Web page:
Harvesting lightning energy
Since the late 1980s, there have been several attempts to investigate the possibility of harvesting lightning energy. While a single bolt of lightning carries a relatively large amount of energy (approximately 5 billion joules or about the energy stored in 145 litres of petrol), this energy is concentrated in a small location and is passed during an extremely short period of time (microseconds); therefore, extremely high electrical power is involved. It has been proposed that the energy contained in lightning be used to generate hydrogen from water, or to harness the energy from rapid heating of water due to lightning, or to use a group of lightning arresters to harness a strike, either directly or by converting it to heat or mechanical energy, or to use inductors spaced far enough away so that a safe fraction of the energy might be captured.
A technology capable of harvesting lightning energy would need to be able to rapidly capture the high power involved in a lightning bolt. Several schemes have been proposed, but the ever-changing energy involved in each lightning bolt render lightning power harvesting from ground based rods impractical – too high, it will damage the storage, too low and it may not work. Additionally, lightning is sporadic, and therefore energy would have to be collected and stored; it is difficult to convert high-voltage electrical power to the lower-voltage power that can be stored.
In the summer of 2007, an alternative energy company called Alternate Energy Holdings, Inc. (AEHI) tested a method for capturing the energy in lightning bolts. The design for the system had been purchased from an Illinois inventor named Steve LeRoy, who had reportedly been able to power a 60-watt light bulb for 20 minutes using the energy captured from a small flash of artificial lightning. The method involved a tower, a means of shunting off a large portion of the incoming energy, and a capacitor to store the rest. According to Donald Gillispie, CEO of AEHI, they "couldn't make it work," although "given enough time and money, you could probably scale this thing up... it's not black magic; it's truly math and science, and it could happen."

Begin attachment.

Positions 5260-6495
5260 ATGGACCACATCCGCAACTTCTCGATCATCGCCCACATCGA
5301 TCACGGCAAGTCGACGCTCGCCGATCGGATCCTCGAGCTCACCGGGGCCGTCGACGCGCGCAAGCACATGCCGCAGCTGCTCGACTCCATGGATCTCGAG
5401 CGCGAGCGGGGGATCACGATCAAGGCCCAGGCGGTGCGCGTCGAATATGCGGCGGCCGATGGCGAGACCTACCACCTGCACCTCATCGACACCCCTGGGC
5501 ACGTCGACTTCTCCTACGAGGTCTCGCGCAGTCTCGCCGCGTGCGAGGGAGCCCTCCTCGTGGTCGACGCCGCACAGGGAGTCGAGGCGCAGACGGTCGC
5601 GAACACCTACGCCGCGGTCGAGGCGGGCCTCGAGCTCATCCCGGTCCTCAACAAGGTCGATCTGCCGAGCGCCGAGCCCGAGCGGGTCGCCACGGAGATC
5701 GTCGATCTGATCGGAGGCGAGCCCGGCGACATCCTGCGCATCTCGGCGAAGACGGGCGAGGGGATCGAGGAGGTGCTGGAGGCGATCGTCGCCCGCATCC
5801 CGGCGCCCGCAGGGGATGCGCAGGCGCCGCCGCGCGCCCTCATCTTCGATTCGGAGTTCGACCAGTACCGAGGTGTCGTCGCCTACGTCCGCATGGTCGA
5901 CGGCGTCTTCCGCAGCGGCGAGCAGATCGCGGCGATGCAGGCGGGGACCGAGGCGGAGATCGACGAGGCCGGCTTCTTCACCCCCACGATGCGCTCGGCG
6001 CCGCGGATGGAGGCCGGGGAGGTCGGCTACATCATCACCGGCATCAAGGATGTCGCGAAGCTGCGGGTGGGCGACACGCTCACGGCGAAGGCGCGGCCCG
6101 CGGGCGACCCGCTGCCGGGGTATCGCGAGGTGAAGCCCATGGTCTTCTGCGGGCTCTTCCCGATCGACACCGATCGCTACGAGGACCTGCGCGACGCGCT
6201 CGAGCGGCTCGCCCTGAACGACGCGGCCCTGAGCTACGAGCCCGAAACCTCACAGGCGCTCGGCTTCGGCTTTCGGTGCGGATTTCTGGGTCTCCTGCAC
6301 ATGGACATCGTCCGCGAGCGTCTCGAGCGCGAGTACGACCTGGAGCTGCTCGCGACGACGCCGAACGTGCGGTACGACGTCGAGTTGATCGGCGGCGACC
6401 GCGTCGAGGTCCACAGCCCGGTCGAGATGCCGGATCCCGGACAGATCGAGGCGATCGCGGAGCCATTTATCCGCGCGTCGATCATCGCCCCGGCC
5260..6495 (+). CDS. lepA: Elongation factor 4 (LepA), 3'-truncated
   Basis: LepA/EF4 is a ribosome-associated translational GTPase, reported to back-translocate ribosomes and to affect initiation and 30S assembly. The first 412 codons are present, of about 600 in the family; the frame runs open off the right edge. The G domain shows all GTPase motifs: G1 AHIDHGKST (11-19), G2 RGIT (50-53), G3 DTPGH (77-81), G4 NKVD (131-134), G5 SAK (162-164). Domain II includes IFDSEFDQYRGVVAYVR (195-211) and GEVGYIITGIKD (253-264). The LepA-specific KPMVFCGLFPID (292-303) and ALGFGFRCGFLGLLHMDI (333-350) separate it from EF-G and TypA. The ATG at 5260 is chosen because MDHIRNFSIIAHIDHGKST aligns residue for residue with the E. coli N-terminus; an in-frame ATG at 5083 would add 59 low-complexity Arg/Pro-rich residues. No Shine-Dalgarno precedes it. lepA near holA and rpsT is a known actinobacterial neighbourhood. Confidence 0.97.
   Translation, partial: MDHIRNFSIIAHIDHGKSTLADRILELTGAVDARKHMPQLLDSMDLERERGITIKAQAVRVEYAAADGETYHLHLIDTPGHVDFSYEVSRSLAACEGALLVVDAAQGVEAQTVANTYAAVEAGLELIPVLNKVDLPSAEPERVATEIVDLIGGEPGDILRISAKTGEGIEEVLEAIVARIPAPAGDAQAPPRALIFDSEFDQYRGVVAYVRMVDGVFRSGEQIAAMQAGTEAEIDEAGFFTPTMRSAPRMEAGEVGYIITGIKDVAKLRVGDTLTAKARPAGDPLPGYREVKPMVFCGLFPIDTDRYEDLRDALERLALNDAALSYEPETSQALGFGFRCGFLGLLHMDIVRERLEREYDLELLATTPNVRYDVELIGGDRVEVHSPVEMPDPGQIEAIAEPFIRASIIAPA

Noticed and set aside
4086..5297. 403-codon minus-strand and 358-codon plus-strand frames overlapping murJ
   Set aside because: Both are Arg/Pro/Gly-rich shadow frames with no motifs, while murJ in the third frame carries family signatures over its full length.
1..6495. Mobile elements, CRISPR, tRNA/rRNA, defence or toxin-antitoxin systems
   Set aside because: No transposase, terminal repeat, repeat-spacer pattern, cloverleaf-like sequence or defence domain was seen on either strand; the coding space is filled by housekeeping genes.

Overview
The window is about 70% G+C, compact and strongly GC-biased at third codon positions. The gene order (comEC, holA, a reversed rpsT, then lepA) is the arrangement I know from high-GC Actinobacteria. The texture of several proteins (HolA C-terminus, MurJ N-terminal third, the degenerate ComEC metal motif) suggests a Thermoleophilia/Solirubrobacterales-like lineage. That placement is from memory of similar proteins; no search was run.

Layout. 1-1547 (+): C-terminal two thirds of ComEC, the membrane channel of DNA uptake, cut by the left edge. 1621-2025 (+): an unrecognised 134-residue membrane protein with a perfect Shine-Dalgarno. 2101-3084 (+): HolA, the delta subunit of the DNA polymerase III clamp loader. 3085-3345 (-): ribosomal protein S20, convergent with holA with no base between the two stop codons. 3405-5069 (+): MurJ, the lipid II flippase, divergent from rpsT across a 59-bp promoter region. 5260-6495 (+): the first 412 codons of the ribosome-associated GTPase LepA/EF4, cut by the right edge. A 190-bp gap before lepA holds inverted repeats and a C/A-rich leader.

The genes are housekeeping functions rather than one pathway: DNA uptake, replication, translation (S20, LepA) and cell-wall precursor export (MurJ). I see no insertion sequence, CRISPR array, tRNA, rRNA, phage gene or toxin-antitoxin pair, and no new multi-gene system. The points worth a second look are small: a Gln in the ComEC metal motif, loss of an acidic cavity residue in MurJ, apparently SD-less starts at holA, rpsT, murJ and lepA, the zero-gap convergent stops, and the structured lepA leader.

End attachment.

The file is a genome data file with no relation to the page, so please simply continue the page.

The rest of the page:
According to Martin A. Uman, co-director of the Lightning Research Laboratory at the University of Florida and a leading authority on lightning, a single lightning strike, while fast and bright, contains very little energy, and dozens of lightning towers like those used in the system tested by AEHI would be needed to operate five 100-watt light bulbs for the course of a year. When interviewed by The New York Times, he stated that the energy in a thunderstorm is comparable to that of an atomic bomb, but trying to harvest the energy of lightning from the ground is "hopeless".
Another major challenge when attempting to harvest energy from lightning is the impossibility of predicting when and where thunderstorms will occur. Even during a storm, it is very difficult to tell where exactly lightning will strike.
A relatively easy method is the direct harvesting of atmospheric charge before it turns into lightning. At a small scale, it was done a few times with the most known example being Benjamin Franklin's kite experiment. However, to collect reasonable amounts of energy very large constructions are required, and it is relatively hard to utilize the resulting extremely high voltage with reasonable efficiency.
Directed plasma channels
To facilitate the harvesting of lightning, a laser-induced plasma channel (LIPC) could theoretically be used to allow lightning to strike in a predictable location. A high power laser could be used to form an ionized column of gas, which would act as an atmospheric conduit for electrical discharges of lightning, which would direct the lightning to a ground station for harvesting.
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